Date of Award

Spring 5-2019

Degree Type


Degree Name


Degree Program




Major Professor

Hazlett, John D.

Second Advisor

Steeby, Elizabeth

Third Advisor

Boyd-Rioux, Anne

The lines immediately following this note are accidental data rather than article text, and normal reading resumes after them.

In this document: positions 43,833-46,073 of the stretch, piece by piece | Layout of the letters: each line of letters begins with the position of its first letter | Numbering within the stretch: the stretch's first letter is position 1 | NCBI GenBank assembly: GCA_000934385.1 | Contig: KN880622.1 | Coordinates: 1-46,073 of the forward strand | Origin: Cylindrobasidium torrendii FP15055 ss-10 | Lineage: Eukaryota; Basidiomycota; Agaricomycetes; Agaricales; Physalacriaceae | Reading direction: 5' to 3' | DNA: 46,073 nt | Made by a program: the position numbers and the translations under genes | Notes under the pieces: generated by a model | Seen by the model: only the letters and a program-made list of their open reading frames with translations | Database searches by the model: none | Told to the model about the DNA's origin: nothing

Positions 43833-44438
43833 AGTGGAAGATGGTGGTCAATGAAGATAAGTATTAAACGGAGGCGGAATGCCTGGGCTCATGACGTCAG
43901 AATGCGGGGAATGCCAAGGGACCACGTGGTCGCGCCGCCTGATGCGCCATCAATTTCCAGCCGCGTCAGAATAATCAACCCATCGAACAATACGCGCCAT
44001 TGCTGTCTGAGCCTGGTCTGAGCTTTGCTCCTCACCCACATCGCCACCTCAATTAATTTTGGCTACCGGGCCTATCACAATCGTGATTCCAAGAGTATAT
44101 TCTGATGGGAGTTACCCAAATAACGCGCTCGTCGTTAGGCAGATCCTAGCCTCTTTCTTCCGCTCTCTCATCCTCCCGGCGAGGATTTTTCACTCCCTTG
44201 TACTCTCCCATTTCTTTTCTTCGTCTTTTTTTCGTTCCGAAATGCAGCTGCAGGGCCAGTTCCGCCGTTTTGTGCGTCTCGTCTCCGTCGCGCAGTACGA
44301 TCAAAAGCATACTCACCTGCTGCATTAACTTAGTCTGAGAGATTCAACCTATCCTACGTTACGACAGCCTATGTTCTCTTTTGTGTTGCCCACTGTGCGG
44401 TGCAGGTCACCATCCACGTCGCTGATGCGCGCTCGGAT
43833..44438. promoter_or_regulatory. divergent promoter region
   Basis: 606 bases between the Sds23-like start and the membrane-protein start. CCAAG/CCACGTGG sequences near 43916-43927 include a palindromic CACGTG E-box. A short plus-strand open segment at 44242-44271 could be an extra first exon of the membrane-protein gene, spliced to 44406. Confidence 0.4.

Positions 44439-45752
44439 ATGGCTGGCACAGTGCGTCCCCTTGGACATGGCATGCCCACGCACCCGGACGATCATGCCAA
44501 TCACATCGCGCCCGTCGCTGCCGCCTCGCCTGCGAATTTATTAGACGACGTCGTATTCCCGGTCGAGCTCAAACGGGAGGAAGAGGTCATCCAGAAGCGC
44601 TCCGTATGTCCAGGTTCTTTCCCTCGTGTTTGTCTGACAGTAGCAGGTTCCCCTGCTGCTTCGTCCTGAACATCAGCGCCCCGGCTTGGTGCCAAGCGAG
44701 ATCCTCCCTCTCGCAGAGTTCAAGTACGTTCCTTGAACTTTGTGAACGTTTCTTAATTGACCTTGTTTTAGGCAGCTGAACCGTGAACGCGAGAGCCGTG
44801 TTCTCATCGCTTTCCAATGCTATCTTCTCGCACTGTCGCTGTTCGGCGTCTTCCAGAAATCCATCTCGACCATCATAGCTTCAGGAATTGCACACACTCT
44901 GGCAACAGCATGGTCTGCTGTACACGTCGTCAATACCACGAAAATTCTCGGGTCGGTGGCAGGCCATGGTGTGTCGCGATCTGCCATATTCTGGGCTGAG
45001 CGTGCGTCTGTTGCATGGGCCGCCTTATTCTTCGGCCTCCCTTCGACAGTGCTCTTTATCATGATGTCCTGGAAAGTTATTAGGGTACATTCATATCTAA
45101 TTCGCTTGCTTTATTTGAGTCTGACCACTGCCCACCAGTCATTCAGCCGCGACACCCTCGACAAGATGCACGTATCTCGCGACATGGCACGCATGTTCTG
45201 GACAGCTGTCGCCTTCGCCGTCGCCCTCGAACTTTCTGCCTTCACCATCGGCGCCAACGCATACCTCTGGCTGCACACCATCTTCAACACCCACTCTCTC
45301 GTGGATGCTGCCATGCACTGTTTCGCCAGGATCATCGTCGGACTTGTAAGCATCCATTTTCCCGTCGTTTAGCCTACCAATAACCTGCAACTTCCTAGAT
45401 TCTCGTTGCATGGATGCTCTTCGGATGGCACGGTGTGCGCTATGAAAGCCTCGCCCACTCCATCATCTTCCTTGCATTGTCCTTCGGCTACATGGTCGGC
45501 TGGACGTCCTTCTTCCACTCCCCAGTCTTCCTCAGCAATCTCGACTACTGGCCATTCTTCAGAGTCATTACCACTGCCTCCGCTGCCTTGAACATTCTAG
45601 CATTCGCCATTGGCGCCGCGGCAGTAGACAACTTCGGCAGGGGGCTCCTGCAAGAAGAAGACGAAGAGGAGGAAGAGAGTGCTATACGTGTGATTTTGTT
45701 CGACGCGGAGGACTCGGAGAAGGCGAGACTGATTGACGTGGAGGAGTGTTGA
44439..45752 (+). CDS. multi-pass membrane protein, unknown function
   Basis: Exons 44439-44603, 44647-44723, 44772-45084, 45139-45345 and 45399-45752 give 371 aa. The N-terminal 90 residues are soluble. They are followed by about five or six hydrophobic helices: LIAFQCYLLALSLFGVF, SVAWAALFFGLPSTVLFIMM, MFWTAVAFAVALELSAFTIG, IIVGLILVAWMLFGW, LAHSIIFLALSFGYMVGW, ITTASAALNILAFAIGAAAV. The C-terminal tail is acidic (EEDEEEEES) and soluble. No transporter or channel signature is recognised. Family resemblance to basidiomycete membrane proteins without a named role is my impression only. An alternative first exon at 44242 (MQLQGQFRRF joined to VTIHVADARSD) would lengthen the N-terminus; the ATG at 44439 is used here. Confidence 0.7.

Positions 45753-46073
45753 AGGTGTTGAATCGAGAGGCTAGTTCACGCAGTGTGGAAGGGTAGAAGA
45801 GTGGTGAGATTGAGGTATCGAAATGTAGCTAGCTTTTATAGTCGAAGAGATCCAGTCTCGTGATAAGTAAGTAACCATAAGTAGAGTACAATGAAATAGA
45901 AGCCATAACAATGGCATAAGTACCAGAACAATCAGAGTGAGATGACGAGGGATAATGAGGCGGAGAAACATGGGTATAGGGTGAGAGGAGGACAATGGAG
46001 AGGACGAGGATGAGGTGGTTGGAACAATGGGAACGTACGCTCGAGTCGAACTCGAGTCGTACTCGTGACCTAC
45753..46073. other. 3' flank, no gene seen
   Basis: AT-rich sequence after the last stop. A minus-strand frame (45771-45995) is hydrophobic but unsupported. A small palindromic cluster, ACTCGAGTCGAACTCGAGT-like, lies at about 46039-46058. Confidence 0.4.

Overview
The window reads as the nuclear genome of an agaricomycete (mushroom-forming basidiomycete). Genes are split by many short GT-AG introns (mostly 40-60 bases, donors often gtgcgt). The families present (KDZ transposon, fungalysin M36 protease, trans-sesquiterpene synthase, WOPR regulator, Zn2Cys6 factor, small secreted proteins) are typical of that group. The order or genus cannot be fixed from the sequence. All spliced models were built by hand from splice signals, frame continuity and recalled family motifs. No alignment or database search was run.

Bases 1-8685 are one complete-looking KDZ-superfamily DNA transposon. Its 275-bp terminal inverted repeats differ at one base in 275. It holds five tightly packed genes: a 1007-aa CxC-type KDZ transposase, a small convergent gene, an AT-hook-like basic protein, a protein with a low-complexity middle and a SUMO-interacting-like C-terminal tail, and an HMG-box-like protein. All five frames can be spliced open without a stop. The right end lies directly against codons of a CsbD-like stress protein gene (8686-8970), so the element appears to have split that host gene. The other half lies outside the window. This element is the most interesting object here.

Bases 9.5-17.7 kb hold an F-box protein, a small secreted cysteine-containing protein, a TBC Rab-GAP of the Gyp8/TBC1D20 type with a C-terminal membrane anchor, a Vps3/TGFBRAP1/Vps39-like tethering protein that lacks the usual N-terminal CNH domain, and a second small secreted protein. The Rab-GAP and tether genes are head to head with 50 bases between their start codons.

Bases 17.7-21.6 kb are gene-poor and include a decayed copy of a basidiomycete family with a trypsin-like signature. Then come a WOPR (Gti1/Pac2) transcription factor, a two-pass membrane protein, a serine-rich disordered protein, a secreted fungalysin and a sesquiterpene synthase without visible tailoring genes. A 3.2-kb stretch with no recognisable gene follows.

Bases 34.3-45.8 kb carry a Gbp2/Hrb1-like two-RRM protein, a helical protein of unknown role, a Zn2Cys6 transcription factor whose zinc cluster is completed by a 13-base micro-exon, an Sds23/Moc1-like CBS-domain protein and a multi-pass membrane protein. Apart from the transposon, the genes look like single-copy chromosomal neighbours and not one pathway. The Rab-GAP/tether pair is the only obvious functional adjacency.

In spite of its common designation as an outmoded classic of sentimental middlebrow literature, John Steinbeck’s The Grapes of Wrath remains relevant as a milestone in an extended liminal stage between the failing cultural myths of the past and the founding of newly relevant shared stories. This stage begins with the Enlightenment and continues to present-day conflicts over identity, labor, migrants, notions of truth itself, the function and responsibilities of government, and our shared ecological destiny. Arriving near the end of the Depression and its concurrent economic and environmental disasters, The Grapes of Wrath reflects a particularly chaotic stage in mythological disintegration and regeneration. While critics routinely note the structure of myths within the narrative, they too often fail to note the ways said structures fail, providing for the oppressive tone of the narrative, which ironically leaves space for the rise of new myths.


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